How in the world do we know if what we are discerning is a true call? Is it only an invitation by a second party, or is it the individual’s initiative? The missionary call seems to be both an individual/subjective conviction and a corporate/objective confirmation.
We often overlook and/or misunderstand the New Testament model. From the outset, we must remember that Acts is a transitional book in the history of the church, and the Holy Spirit inspired Luke to record many events in the book to highlight historical and theological themes that are significant for understanding the establishment of the New Testament church after Christ’s ascension. In other words, the narrative of Acts is primarily descriptive, but in some ways the narrative can serve as a timeless model to which we can look for wisdom.
In Acts 11:22, the church in Jerusalem sent out Barnabas when they heard that certain men from Cyprus and Cyrene were evangelizing Greeks in Syrian Antioch. There is no mention of calls for volunteers, nothing of Barnabas’ own personal subjective call. It does not mean he had no subjective call, but we should notice that the church took initiative to send him. He was a Cypriot Jewish Christian and therefore known to the Antioch evangelists (Acts 11:20), many of whom were Cypriots. He was full of the Holy Spirit, and he was a good man. His name meant, ‘Son of Encouragement’ (Acts 4:36), and he was probably a soul-mender, apparently selected according to his suitability. Sent by the Holy Spirit through the church, he was the best man for the job. Indeed, though he could have had an internal compulsion, it seemed necessary to the Holy Spirit to inspire Luke to record only these factors of Barnabas’ commission.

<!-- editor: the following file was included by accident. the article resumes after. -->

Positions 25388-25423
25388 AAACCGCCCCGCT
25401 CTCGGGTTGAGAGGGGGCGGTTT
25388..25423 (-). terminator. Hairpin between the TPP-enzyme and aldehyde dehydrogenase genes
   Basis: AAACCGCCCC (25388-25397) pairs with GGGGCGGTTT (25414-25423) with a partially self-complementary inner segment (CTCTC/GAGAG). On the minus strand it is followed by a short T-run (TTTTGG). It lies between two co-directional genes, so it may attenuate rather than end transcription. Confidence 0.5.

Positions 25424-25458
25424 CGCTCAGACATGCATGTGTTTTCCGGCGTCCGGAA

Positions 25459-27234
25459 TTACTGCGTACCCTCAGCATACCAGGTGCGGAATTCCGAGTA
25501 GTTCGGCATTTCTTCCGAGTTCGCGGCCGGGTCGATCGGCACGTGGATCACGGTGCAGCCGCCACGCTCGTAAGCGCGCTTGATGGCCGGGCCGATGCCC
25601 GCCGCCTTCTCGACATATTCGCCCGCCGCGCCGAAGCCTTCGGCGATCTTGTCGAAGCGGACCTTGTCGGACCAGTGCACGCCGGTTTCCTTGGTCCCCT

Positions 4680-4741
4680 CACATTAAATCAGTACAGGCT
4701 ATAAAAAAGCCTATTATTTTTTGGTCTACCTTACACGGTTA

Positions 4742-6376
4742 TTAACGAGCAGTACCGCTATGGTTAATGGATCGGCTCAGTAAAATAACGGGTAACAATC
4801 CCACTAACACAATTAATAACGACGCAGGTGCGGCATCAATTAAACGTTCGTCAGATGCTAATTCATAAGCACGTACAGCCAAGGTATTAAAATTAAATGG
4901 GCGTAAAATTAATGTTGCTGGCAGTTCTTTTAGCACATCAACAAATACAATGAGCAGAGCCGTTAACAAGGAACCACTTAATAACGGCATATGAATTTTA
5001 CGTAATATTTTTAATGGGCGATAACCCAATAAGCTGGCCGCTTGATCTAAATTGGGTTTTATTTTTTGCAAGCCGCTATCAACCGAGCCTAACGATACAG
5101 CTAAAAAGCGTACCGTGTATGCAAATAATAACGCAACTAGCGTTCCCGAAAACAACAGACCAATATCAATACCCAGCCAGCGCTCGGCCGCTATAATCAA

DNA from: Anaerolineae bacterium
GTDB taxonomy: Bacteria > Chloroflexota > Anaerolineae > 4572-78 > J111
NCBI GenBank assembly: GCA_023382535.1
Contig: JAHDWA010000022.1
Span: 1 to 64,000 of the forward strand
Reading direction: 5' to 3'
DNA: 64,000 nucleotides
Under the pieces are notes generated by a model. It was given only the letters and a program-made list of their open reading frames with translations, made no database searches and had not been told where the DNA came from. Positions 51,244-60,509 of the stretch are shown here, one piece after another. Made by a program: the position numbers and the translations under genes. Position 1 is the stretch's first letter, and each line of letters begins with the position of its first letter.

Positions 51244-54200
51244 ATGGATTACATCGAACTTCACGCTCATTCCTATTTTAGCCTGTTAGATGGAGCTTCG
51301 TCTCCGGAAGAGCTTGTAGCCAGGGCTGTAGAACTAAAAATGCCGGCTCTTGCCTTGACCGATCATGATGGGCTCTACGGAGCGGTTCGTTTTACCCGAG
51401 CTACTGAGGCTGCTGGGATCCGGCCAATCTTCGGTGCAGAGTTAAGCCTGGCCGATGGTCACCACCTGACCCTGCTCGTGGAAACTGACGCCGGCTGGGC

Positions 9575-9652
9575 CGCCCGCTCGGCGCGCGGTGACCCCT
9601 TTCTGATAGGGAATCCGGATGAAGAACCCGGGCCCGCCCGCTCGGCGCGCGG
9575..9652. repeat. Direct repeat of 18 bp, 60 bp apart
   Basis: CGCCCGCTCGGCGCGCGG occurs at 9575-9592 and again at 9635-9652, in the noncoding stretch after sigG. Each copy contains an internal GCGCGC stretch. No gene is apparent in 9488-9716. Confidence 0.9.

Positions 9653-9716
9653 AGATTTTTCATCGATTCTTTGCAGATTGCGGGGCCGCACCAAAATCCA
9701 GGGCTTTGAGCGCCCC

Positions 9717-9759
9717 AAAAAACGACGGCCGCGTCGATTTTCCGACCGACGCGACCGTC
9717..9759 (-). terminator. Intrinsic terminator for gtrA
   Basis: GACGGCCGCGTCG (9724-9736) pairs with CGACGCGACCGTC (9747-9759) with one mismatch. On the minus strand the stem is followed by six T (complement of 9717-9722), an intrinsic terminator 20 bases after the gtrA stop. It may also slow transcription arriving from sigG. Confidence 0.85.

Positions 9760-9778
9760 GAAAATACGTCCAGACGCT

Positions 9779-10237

A year later Paul and Barnabas set out on their first missionary endeavor, which was not an individualistic decision. Acts 13:1-3 clearly says that the Lord guided the whole group of leaders in the Antioch church. It was a group decision. Later Paul chose Silas (Acts 15:40) who was a leader among the brethren (Acts 15:22), a prophet himself (15:32), and he was therefore qualified to aid Paul on his mission.
When they returned to Galatia, they met Timothy, ‘well spoken of by the brethren in Lystra and Iconium’ (Acts 16:2). The text says Paul wanted to take him. It does not say what Timothy felt or wanted but only that Paul took the initiative and called Timothy.